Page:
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Research: Predict Earthquakes, Tsunamis and Volcanoes, as Well as Find Oil Deposits

A DCSC case story, provided by Professor Hans Thybo, University of Copenhagen

In two relatively independent topics of seismology, Danish scientists plan to use scientific computing and namely very large geology data-bases, in braking new scientific ground, within natural disaster predic-tion and oil exploration.



Continues recordings of seismic waves from earthquakes on a global scale is now being collected, stored and analysed in quantity and quality never seen before. The community has begun to share these long data streams over the global ICT infrastructure. A typical broadband seismograph station will record around 3 Gigabytes of information per year. If this dataset should be available online together with the data from, ideally, some thousands of stations, it corresponds to some 10.000 Gigabytes of information per year.

Despite being theoretically possible, there still remain several unresolved database related and technical problems, before a global homogenous streaming system can be in place. But in turn, computer models can then analyse the huge datasets, better models can be built, and new understanding can be acquired, hopefully leading to better understanding and prediction of earthquakes tsunamis, volcanoes and the like. Danish geologists aim to be part of the global community now taking onboard the instrument of Scientific Computing.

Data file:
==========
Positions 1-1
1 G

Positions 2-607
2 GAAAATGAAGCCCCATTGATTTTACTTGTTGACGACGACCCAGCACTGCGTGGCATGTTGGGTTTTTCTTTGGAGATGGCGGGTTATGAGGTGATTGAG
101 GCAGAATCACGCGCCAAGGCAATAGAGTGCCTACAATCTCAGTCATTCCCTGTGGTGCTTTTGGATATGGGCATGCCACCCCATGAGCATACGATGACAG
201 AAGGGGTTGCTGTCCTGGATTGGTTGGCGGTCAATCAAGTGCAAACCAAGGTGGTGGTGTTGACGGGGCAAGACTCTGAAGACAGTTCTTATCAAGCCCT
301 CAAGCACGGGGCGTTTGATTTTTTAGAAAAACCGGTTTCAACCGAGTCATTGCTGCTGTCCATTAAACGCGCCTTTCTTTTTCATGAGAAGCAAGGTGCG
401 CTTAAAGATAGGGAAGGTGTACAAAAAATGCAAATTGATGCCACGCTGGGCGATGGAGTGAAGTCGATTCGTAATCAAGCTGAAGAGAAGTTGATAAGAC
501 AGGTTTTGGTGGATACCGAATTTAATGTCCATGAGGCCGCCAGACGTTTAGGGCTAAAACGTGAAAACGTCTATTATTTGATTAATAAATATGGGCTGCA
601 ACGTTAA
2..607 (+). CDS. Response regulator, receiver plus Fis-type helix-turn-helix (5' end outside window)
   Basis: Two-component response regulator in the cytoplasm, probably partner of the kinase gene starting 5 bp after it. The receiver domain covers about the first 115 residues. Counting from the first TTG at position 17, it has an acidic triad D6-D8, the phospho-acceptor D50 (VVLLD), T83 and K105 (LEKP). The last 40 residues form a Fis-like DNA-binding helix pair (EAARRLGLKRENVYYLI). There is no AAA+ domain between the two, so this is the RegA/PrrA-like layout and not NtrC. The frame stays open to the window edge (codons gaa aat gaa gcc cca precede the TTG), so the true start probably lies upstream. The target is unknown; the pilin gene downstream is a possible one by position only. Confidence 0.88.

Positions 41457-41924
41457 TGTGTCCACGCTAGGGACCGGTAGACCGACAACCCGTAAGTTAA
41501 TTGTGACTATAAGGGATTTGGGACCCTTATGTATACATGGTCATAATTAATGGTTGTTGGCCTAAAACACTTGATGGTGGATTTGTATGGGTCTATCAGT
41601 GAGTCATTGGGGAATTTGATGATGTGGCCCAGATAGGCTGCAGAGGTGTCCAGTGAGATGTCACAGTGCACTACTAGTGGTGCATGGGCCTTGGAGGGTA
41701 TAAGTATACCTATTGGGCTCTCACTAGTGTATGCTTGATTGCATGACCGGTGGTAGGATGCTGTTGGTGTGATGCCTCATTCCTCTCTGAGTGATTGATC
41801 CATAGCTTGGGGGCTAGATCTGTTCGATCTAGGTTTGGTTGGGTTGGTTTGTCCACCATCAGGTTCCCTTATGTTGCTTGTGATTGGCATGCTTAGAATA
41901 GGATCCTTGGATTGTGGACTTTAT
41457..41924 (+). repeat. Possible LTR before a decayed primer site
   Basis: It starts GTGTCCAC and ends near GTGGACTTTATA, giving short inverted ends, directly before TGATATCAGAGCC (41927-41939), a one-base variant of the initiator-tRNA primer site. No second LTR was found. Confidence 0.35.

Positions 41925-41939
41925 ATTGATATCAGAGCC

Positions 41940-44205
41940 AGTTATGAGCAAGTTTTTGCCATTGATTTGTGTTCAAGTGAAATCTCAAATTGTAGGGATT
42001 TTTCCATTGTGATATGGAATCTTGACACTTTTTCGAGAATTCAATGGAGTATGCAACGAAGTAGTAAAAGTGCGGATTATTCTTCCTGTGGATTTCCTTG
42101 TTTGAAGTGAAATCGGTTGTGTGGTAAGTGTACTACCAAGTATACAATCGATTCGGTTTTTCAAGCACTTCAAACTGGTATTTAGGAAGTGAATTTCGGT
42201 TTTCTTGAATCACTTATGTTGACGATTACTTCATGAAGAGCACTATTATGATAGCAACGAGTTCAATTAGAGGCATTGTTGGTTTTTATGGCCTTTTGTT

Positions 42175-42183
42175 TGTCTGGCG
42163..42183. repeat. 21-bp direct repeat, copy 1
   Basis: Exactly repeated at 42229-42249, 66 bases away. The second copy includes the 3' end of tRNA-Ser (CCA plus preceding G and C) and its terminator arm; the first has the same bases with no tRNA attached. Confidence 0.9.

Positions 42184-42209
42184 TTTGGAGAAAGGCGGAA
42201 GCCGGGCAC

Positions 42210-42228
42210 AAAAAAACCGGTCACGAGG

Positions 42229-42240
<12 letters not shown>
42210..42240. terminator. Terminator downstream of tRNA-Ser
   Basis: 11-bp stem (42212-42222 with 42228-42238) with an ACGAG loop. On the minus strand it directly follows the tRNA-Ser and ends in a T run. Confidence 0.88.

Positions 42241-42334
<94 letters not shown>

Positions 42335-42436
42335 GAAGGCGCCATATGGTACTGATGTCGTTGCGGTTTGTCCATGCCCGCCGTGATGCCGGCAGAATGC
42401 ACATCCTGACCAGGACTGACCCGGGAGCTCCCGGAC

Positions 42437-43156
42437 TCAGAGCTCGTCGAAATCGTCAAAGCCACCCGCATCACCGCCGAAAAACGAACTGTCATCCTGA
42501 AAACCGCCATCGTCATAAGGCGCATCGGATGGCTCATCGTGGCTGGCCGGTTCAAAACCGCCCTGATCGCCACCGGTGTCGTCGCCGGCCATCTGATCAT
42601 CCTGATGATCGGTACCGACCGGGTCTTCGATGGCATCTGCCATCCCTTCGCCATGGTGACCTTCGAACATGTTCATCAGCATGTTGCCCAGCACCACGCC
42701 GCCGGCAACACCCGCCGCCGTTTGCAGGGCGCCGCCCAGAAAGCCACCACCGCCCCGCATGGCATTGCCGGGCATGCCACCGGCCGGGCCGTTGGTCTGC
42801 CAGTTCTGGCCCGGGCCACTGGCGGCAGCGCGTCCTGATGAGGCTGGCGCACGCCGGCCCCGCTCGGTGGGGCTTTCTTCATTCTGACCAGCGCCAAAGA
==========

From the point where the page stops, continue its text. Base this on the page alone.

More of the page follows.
The global oil exploration the seismic industry continuously has some 100 seismic vessels gathering data. Their purpose is to produce images of the subsurface structure, primarily in sedimentary basins. Modern seismic vessels are equipped with 610 streamers and several airgun arrays. The streamers are typically 6 km long cables containing hydrophones every half meter for recording seismic waves generated by the airguns on a, basically, continuous basis. To degrade the amount of data and to improve the signaltonoise ratio, individual hydrophones are usually coupled in arrays, such that each streamer effectively has 2400 active channels.

Hence, a modern seismic vessel produces a data stream of 5.000 Gigabytes per hour. A large survey takes about 2-3 months, such that the total amount of data acquired is of the order of 5 million Gigabytes. This amount of data ideally has to be available simultaneously to the seismic processing team, making it a significant scientific computing challenge, which Danish researchers do not intend to miss out on.

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